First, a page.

If you are stenciling a laminate backsplash, you’ll start by lightly sanding the entire thing with sandpaper to rough up the surface a bit, cleaning it well with a degreaser (I prefer plain old Dawn dish soap) and painting a coat or two of a good primer.
If you are stenciling drywall like me, you may need to patch a few holes to ensure your surface is perfectly flat. After removing my old backsplash, I had quite a few nail holes to fill as well as some dents from the removal process. I used spackling to fill these holes and then once it was dry, sanded it smooth with 320 grit sandpaper. Once everything was nice and smooth, I wiped the wall down well to make sure it was clean and dust-free and then it was time to paint.
Before you start, make sure to protect your countertops, outlets, cabinets, and anything else touching the backsplash with painter’s tape. Then begin by painting the base coat using a foam roller. The base coat for this stencil is the ‘grout’ color; I used a bright white semigloss paint.
Once that dries, it’s time to stencil. I prefer to stencil using a foam roller as well. The trick is to make sure you don’t load too much paint on the roller at a time. Load your roller with a light layer of paint and then lightly roll it over some paper towels to remove any excess.
Using painter’s tape, tape your stencil to the wall. I find it easiest to start in a corner. Then just lightly roll your roller over the stencil until all of the open spaces are evenly painted. Then gently pull the stencil off the wall. To do the next section, simply line the stencil design up with the previous section and keep going.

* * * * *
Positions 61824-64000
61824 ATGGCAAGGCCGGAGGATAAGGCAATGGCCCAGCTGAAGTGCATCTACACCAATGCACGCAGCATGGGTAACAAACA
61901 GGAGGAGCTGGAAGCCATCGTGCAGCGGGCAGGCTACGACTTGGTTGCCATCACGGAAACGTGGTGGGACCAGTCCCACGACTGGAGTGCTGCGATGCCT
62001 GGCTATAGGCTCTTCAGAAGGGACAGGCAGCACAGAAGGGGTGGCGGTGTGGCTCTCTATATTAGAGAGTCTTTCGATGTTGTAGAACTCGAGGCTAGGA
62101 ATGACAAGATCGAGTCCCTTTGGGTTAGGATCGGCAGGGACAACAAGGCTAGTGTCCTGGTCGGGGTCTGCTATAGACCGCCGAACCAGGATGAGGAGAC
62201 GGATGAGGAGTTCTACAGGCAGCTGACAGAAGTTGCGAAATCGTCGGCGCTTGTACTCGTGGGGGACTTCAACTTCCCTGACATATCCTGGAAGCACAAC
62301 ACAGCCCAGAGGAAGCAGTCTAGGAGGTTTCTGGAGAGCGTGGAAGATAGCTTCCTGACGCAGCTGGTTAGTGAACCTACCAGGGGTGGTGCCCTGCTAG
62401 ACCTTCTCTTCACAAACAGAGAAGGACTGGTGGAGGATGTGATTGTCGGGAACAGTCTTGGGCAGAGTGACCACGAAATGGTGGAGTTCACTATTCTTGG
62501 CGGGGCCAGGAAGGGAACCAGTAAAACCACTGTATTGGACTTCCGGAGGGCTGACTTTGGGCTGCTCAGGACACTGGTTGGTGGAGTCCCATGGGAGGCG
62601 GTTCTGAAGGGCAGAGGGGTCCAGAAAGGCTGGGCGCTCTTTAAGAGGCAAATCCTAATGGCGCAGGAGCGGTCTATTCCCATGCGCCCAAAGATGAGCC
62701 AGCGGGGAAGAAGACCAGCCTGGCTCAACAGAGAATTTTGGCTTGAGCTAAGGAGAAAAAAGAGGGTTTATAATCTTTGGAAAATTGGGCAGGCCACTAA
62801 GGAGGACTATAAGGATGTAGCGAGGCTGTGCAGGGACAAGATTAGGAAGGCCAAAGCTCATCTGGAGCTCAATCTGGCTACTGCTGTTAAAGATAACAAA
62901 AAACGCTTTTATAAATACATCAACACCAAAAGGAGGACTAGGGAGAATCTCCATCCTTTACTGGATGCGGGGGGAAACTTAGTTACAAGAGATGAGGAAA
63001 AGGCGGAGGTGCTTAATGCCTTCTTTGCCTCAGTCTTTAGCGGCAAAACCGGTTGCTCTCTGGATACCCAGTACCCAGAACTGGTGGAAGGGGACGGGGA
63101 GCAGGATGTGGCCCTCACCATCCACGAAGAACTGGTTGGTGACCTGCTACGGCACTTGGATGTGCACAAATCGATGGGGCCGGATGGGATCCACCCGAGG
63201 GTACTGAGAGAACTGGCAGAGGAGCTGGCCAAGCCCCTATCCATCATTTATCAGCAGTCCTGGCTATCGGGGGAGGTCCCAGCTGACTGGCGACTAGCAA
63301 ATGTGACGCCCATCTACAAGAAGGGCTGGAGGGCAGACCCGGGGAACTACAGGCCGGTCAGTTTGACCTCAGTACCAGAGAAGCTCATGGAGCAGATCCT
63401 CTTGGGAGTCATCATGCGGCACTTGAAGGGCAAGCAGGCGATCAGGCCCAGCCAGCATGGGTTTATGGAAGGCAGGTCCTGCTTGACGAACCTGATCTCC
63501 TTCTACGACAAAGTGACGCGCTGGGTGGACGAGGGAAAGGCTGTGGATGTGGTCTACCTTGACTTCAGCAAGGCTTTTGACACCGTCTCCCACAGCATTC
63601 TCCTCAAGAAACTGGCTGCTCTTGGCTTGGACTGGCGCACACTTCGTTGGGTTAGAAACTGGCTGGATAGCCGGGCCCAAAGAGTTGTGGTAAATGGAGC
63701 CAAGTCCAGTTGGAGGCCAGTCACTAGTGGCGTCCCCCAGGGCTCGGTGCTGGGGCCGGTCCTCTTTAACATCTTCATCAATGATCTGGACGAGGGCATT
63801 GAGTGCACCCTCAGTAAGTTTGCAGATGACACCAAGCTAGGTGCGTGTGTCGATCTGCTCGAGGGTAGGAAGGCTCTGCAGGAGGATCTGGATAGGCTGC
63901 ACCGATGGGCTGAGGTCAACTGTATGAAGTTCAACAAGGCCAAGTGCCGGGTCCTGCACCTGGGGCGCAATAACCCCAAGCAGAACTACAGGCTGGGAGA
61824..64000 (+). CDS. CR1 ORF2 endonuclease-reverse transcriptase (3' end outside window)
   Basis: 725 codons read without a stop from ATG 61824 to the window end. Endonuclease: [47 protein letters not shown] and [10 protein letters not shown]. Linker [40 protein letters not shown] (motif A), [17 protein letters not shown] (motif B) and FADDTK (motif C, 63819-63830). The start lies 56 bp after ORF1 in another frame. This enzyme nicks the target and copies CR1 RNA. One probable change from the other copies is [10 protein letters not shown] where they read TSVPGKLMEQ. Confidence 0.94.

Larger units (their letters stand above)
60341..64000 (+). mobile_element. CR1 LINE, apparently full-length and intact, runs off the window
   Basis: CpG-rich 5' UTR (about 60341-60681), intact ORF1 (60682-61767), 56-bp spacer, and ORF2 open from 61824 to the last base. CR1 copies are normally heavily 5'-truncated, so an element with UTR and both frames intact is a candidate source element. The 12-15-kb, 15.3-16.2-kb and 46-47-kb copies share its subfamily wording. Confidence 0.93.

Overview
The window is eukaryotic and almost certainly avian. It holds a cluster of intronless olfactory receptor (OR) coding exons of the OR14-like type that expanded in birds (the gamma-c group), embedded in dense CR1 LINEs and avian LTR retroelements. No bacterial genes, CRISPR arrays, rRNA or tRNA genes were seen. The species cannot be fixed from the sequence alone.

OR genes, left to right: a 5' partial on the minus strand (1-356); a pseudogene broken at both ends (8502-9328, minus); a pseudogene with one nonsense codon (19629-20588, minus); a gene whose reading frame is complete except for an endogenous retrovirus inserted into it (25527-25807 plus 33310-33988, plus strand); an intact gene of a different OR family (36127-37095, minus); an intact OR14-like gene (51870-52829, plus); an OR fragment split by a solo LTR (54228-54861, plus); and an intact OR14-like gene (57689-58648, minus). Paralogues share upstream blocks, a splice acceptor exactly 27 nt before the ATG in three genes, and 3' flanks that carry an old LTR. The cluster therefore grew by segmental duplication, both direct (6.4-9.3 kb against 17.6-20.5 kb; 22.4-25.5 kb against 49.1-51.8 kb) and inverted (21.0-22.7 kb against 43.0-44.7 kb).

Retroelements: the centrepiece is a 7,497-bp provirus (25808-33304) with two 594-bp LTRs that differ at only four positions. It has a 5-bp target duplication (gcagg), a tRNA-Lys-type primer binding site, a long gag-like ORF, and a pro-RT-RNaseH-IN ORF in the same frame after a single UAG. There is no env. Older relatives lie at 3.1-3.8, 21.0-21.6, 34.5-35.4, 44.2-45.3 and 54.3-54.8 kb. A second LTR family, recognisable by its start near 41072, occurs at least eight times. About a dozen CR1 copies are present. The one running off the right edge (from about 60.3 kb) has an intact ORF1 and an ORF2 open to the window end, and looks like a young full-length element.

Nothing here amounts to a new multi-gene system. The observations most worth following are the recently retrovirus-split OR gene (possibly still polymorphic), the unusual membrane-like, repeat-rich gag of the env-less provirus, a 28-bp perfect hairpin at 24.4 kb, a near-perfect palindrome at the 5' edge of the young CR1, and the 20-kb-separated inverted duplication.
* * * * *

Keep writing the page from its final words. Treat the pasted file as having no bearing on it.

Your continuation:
The thing that is really tricky about stenciling the backsplash is reaching the spots right below the cabinets and right above the counter. To get in those little areas, you will have to bend your stencil into a 90 degree angle. Since the foam roller won’t work well in such tight corners, you can use a small foam brush or a stencil brush to gently fill in those parts of the stencil.
If your design starts to look a little messy and not so crisp, that simply means it is time to clean the excess paint off your stencil. And if you find that there are any areas that don’t look quite as good as you would have liked, you can simply repaint them your base cover and then stencil over them again. That is the marvelous thing about paint – it is so forgiving.
And we have a backsplash!
This is such a great stencil for a backsplash. When my family came over, they couldn’t stop talking about how much it looks like real tile and I have to agree.
And even though we still have a long way to go with this budget kitchen makeover (countertops, lights, appliances, faucet, etc.), I think it looks pretty darn great. Just look at the difference a painted backsplash and some fresh outlets made.
Now I cannot wait to tackle those countertops! I’d love for you to pin this project and share it with all of your friends in need of a budget kitchen makeover!
Also you are going to want to check out these other projects from my super cheap kitchen makeover: